What is HTTP/2 and does it different from HTTP/1.1?

What is HTTP/2 and does it different from HTTP/1.1?

Sir Timothy John Berners-Lee invented the HTTP protocol in 1989 on a NeXTcube workstation with 25 MHz CPU and several MBs of RAM. That worked on networks with port connection speeds of 10 Mbits.

But now, we have dramatically faster CPUs and thousands of MBs of RAM. So, we need protocol speed to upload the web pages faster. And HTTP/2 is here to solve that issue.

In 2015, however, the Internet Engineering Task Force (IETF) released HTTP/2, the second major version of the most useful internet protocol, HTTP.

Let's get more information about HTTP/2, and will know how it differs from HTTP/1.1.

Hypertext Transfer Protocol (HTTP) is a set of standards allowing internet users to exchange website information. HTTP/2 was released in 2015 as a major revision to the HTTP/1.1 protocol. It was derived from the SPDY protocol as a way to improve the online experience by speeding up page loads and reducing round-trip time (RTT), especially on resource-heavy web pages. HTTP/2 was developed by the Hypertext Transfer Protocol working group httpbis (where bis mean "second") of the Internet Engineering Task Force.

In 2010, Google released the SPDY protocol as a way of modifying how HTTP handles requests and responses. Its focus was on reducing latency via TCP pipelining and providing mandatory compression, amongst other features.

While HTTP/2 was initially modeled after SPDY, it was soon modified to include unique features, including a fixed header compression algorithm.

How is HTTP/2 different from HTTP/1.1?

  • HTTP/1.1 was the third version of HTTP and the standard protocol for over 15 years. After a few years, it started to show its limitations. Specifically, its use of one outstanding request per TCP connection created significant overhead, slowing down page load times.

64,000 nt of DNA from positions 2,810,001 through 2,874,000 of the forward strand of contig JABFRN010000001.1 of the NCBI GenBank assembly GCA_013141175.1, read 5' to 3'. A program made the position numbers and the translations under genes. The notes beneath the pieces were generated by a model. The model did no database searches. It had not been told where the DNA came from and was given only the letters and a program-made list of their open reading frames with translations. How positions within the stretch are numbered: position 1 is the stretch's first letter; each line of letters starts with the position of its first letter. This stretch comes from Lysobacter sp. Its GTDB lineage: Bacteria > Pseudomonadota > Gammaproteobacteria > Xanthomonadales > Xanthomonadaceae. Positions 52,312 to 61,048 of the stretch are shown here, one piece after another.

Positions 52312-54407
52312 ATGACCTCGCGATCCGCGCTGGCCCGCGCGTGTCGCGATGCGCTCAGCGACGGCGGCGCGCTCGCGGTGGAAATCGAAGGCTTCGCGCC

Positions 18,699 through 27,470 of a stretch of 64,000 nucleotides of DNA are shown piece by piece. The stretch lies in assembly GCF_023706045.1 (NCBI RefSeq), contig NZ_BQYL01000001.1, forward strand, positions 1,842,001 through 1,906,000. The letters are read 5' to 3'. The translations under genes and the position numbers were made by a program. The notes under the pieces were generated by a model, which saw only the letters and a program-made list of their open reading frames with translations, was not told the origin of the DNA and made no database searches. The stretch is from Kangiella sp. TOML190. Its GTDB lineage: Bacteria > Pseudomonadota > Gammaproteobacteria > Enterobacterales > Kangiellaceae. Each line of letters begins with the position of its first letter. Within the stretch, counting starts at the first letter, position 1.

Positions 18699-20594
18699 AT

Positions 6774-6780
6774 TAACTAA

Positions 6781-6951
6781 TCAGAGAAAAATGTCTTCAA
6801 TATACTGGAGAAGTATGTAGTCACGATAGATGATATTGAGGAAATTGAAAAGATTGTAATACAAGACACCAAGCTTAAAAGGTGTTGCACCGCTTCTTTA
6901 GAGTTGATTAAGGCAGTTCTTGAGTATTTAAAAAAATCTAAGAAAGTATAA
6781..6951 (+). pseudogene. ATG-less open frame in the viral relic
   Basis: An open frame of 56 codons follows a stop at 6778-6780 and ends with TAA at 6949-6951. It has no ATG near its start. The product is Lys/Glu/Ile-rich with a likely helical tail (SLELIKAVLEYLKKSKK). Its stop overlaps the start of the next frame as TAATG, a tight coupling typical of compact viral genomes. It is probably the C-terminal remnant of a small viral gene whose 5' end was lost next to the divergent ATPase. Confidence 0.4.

• HTTP/2 is binary, instead of textual.

  • HTTP/2 improved on HTTP/1.1 in a number of ways that allowed for speedier content delivery and improved the user experience.

  • Web browsers only support HTTP/2 via encrypted connections, increasing user and application security.

  • HTTP/2 uses header compression to reduce the overhead caused by TCP’s slow-start mechanism.

  • HTTP/2 is multiplexed, i.e., it can initiate multiple requests in parallel over a single TCP connection. As a result, web pages containing several elements are delivered over one TCP connection. These capabilities solve the head-of-line blocking problem in HTTP/1.1, in which a packet at the front of the line blocks others from being transmitted.

  • HTTP/2 servers push likely-to-be-used resources into a browser’s cache, even before they’re requested. It allows browsers to display content without additional request cycles.

  • HTTP/2 can handle elements betterly such as whitespace, capitalization and line endings.

  • Google upgrading to the HTTP/2 imperative for online businesses wishing to reduce RTT and speed up page load times.

  • The new extension to Transport Layer Security (TLS) means a site must first be HTTPS compatible to use HTTP/2.

  • HTTP/2 requires your developers and designers to come up with new solutions to overcome HTTP/1.1 bugs.

  • HTTP/2 has good performance characteristics for HTTP “APIs” because the APIs don’t need to consider things like request overhead in their design.

  • HTTP/2 is supported by the most current releases of Edge, Safari, Firefox, and Chrome. Other browsers based upon Blink will also support HTTP/2 (e.g., Opera and Yandex Browser).


Photograph by ileezhun

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